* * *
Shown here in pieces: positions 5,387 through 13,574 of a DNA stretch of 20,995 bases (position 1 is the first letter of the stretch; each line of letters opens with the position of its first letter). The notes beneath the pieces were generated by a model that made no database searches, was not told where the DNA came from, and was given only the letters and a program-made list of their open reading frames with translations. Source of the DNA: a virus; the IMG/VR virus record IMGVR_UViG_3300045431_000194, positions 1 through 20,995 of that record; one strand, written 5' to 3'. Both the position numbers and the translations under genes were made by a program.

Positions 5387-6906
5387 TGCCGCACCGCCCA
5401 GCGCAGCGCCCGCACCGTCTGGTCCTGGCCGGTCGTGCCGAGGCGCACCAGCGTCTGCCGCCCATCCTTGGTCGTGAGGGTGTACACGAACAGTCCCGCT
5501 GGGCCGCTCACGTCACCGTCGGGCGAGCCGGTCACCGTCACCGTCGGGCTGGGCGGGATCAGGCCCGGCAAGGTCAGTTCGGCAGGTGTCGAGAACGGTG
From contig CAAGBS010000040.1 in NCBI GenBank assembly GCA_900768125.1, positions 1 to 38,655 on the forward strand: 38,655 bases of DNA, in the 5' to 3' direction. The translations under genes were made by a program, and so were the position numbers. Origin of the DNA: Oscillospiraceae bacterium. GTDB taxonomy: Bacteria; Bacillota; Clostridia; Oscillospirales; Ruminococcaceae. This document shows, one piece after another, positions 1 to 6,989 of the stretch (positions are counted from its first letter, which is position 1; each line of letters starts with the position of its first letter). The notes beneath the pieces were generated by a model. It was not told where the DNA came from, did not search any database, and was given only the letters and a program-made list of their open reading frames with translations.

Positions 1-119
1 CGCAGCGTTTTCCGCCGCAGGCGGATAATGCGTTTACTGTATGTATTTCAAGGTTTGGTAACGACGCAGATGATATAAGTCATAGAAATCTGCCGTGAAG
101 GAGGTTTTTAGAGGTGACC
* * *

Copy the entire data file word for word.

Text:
Shown here in pieces: positions 5,387 through 13,574 of a DNA stretch of 20,995 bases (position 1 is the first letter of the stretch; each line of letters opens with the position of its first letter). The notes beneath the pieces were generated by a model that made no database searches, was not told where the DNA came from, and was given only the letters and a program-made list of their open reading frames with translations. Source of the DNA: a virus; the IMG/VR virus record IMGVR_UViG_3300045431_000194, positions 1 through 20,995 of that record; one strand, written 5' to 3'. Both the position numbers and the translations under genes were made by a program.

Positions 5387-6906
5387 TGCCGCACCGCCCA
5401 GCGCAGCGCCCGCACCGTCTGGTCCTGGCCGGTCGTGCCGAGGCGCACCAGCGTCTGCCGCCCATCCTTGGTCGTGAGGGTGTACACGAACAGTCCCGCT
5501 GGGCCGCTCACGTCACCGTCGGGCGAGCCGGTCACCGTCACCGTCGGGCTGGGCGGGATCAGGCCCGGCAAGGTCAGTTCGGCAGGTGTCGAGAACGGTG
From contig CAAGBS010000040.1 in NCBI GenBank assembly GCA_900768125.1, positions 1 to 38,655 on the forward strand: 38,655 bases of DNA, in the 5' to 3' direction. The translations under genes were made by a program, and so were the position numbers. Origin of the DNA: Oscillospiraceae bacterium. GTDB taxonomy: Bacteria; Bacillota; Clostridia; Oscillospirales; Ruminococcaceae. This document shows, one piece after another, positions 1 to 6,989 of the stretch (positions are counted from its first letter, which is position 1; each line of letters starts with the position of its first letter). The notes beneath the pieces were generated by a model. It was not told where the DNA came from, did not search any database, and was given only the letters and a program-made list of their open reading frames with translations.

Positions 1-119
1 CGCAGCGTTTTCCGCCGCAGGCGGATAATGCGTTTACTGTATGTATTTCAAGGTTTGGTAACGACGCAGATGATATAAGTCATAGAAATCTGCCGTGAAG
101 GAGGTTTTTAGAGGTGACC